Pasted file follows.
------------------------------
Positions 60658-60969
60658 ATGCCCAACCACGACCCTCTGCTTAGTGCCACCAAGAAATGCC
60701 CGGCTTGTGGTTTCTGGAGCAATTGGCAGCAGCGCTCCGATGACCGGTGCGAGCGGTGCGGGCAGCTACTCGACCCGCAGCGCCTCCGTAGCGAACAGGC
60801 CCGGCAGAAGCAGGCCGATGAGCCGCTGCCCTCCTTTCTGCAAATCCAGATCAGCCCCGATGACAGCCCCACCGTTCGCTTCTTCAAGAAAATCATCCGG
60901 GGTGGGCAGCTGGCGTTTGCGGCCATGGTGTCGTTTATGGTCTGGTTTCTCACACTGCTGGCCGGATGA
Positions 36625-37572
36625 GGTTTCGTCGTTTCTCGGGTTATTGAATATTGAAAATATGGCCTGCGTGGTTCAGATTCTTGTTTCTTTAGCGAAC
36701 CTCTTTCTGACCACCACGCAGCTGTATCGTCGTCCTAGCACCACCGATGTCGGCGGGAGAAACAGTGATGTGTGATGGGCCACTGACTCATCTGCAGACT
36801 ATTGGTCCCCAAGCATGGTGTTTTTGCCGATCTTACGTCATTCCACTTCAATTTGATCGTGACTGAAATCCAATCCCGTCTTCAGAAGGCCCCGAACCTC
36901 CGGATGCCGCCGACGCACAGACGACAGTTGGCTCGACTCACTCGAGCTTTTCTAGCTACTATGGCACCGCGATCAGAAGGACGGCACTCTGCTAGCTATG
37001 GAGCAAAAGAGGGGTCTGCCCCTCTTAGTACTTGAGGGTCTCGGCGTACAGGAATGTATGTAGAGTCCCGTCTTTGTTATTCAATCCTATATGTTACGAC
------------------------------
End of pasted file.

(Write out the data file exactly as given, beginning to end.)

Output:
Positions 60658-60969
60658 ATGCCCAACCACGACCCTCTGCTTAGTGCCACCAAGAAATGCC
60701 CGGCTTGTGGTTTCTGGAGCAATTGGCAGCAGCGCTCCGATGACCGGTGCGAGCGGTGCGGGCAGCTACTCGACCCGCAGCGCCTCCGTAGCGAACAGGC
60801 CCGGCAGAAGCAGGCCGATGAGCCGCTGCCCTCCTTTCTGCAAATCCAGATCAGCCCCGATGACAGCCCCACCGTTCGCTTCTTCAAGAAAATCATCCGG
60901 GGTGGGCAGCTGGCGTTTGCGGCCATGGTGTCGTTTATGGTCTGGTTTCTCACACTGCTGGCCGGATGA
Positions 36625-37572
36625 GGTTTCGTCGTTTCTCGGGTTATTGAATATTGAAAATATGGCCTGCGTGGTTCAGATTCTTGTTTCTTTAGCGAAC
36701 CTCTTTCTGACCACCACGCAGCTGTATCGTCGTCCTAGCACCACCGATGTCGGCGGGAGAAACAGTGATGTGTGATGGGCCACTGACTCATCTGCAGACT
36801 ATTGGTCCCCAAGCATGGTGTTTTTGCCGATCTTACGTCATTCCACTTCAATTTGATCGTGACTGAAATCCAATCCCGTCTTCAGAAGGCCCCGAACCTC
36901 CGGATGCCGCCGACGCACAGACGACAGTTGGCTCGACTCACTCGAGCTTTTCTAGCTACTATGGCACCGCGATCAGAAGGACGGCACTCTGCTAGCTATG
37001 GAGCAAAAGAGGGGTCTGCCCCTCTTAGTACTTGAGGGTCTCGGCGTACAGGAATGTATGTAGAGTCCCGTCTTTGTTATTCAATCCTATATGTTACGAC